How Localisation Influences the Pricing for Satellite TV Services in Africa

The satellite television (TV) market in Africa continues to grow significantly, with DStv, Startimes, BeIN, and Canal+ serving as the primary drivers of this industry segment. The market is also experiencing noticeable expansion due to various factors, including the increasing availability of satellite TV services in emerging markets, the introduction of innovative subscription packages, and the growing desire for high-quality entertainment content.

In recent years, the African continent has witnessed a remarkable surge in technological advancements and connectivity, with satellite television services emerging as a significant player in the media and entertainment landscape. As with any rapidly evolving industry, the pricing strategies adopted by satellite TV service providers have become a focal point of interest and scrutiny. 

However, what sets Africa apart is its diverse range of local contexts, each influenced by unique economic, cultural, and social factors. The pricing for satellite TV services in Africa cannot be understood in isolation; it is intrinsically tied to the intricate web of local influences that shape consumer preferences, purchasing power, and market dynamics. The multifaceted interplay between these contextual factors and the pricing strategies of satellite TV services ultimately determines how these services are priced and perceived across different regions of the continent. 

For example, Multichoice, which operates DStv, Gotv, and Showmax (pay TV), proactively tailors its services to local markets. It is expanding its local payment options and implementing localised billing systems across various markets. These strategies aim to bolster its market presence and gain a competitive edge in Africa’s expanding pay-TV industry. Notably, Multichoice derives a substantial portion (80%) of its revenue from DStv subscriptions in both South Africa and the broader African region, while the remainder comes from Gotv and Showmax subscriptions.

However, Multichoice, specifically through its Nigerian arm, Multichoice Nigeria, encountered a significant wave of public backlash when it revealed plans to raise subscription fees for Nigerian subscribers in April 2023, with the increase taking effect in May of the same year. Multichoice Nigeria attributed this decision to economic challenges and the rising cost of doing business. This situation isn’t exclusive to Nigeria; a similar tariff hike was observed in Malawi.

In the Malawian scenario, the proposed tariff increase faced strong opposition. Backed by the Malawi Communications Regulatory Authority (MACRA), the public vehemently opposed MultiChoice Malawi’s attempts to adjust DStv tariffs. MultiChoice Malawi, a subsidiary of Multichoice operating in Malawi, maintained that these pricing decisions were made by MultiChoice Africa Holdings (MAH), and thus, it had limited authority to intervene.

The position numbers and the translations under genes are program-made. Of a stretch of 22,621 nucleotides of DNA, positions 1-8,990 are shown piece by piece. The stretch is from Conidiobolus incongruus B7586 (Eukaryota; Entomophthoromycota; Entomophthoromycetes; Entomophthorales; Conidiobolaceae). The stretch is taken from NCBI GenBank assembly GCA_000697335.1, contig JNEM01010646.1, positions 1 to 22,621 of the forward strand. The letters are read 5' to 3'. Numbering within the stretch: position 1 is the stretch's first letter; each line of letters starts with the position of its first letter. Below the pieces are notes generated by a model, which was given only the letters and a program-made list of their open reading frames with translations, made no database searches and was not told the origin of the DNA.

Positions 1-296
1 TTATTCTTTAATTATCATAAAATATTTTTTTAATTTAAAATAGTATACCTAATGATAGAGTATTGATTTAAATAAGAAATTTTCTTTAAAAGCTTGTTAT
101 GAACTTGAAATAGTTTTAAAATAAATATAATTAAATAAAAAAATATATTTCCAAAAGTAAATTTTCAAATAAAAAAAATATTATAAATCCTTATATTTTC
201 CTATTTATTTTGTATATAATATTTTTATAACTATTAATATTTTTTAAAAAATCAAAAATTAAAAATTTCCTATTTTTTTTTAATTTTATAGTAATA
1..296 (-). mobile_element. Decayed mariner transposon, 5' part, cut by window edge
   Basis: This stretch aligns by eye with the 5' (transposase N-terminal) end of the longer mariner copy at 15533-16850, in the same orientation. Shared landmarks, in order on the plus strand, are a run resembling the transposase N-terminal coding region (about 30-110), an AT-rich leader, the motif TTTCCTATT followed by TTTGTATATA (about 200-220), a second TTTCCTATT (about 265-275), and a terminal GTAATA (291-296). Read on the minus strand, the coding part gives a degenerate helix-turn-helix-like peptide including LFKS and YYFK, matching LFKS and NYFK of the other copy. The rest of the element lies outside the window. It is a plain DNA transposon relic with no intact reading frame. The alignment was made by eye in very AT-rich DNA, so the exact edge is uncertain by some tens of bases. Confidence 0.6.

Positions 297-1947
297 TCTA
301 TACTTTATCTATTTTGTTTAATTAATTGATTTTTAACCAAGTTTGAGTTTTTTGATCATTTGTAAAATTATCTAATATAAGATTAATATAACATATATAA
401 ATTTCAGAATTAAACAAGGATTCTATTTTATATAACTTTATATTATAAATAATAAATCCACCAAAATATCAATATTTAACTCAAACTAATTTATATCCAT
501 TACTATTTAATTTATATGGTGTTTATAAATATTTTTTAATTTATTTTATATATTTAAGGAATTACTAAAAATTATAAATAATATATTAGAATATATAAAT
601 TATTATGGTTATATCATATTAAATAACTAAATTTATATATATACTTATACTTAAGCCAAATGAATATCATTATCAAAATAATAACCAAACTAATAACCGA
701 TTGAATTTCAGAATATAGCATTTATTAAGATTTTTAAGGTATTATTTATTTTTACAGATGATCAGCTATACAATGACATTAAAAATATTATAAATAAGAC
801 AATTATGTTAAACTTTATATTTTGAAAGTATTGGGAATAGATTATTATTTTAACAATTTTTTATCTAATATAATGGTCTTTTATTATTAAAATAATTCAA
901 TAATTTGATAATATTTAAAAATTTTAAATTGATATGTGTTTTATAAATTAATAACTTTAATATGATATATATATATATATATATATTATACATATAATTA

This tension led to a High Court injunction in Lilongwe, stemming from the dispute between MultiChoice Malawi and MACRA over potential DStv tariff adjustments. This legal development has highlighted the imperative of establishing fair and accessible pricing for the local populace. Despite MultiChoice Malawi’s assertion that it doesn’t directly provide DStv services to the public and therefore lacks the power to determine or alter tariff structures, the injunction’s repercussions are wide-ranging. They present substantial challenges to the management and leadership of MultiChoice Malawi, potentially culminating in legal consequences.

Therefore, as a response to the evolving market landscape and the valid concerns raised by the local community, MAH has decided to suspend the DStv service in Malawi indefinitely. Thus MAH has encouraged its Malawian customers to discontinue payments for the DStv service, effective immediately, noting that customers who have recently subscribed and made payments will continue to enjoy their services until their current 30-day viewing cycle concludes on or before 10 September 2023. Regrettably, starting August 9, 2023, MAH will no longer accept new subscriptions or reconnections.

MAH’s decision results from various factors, including regulatory issues, prevailing economic circumstances and the growing concerns raised by the local population regarding the affordability of DStv’s satellite TV offerings, which mirror sentiments shared by viewers in Nigeria and other regions.

Against the backdrop of this regulatory landscape and in light of the mounting competition posed by alternative Pay TV services such as Netflix and Prime Video, satellite tv providers need a more balanced and responsive approach to pricing. The changing dynamics of the industry are evident, as Pay TV services offer more cost-effective options and provide enhanced convenience through accessibility across multiple devices, eliminating the requirement for dedicated set-top boxes.

However, satellite TV companies recognise their challenges and are implementing measures to stay competitive. Many are introducing streaming platforms (for instance, DStv’s Showmax) that enable users to enjoy content on different devices. Nevertheless, it is unclear whether these endeavours will effectively counteract the trend of viewers cancelling traditional cable subscriptions. The rivalry between Pay TV and satellite TV is still ongoing, and although the outcome is uncertain, it is clear that streaming services are playing a pivotal role in reshaping the television landscape. Should satellite TV providers fail to adopt a robust and competitive strategy in response, it could have a more pronounced impact on satellite TV businesses in Africa.


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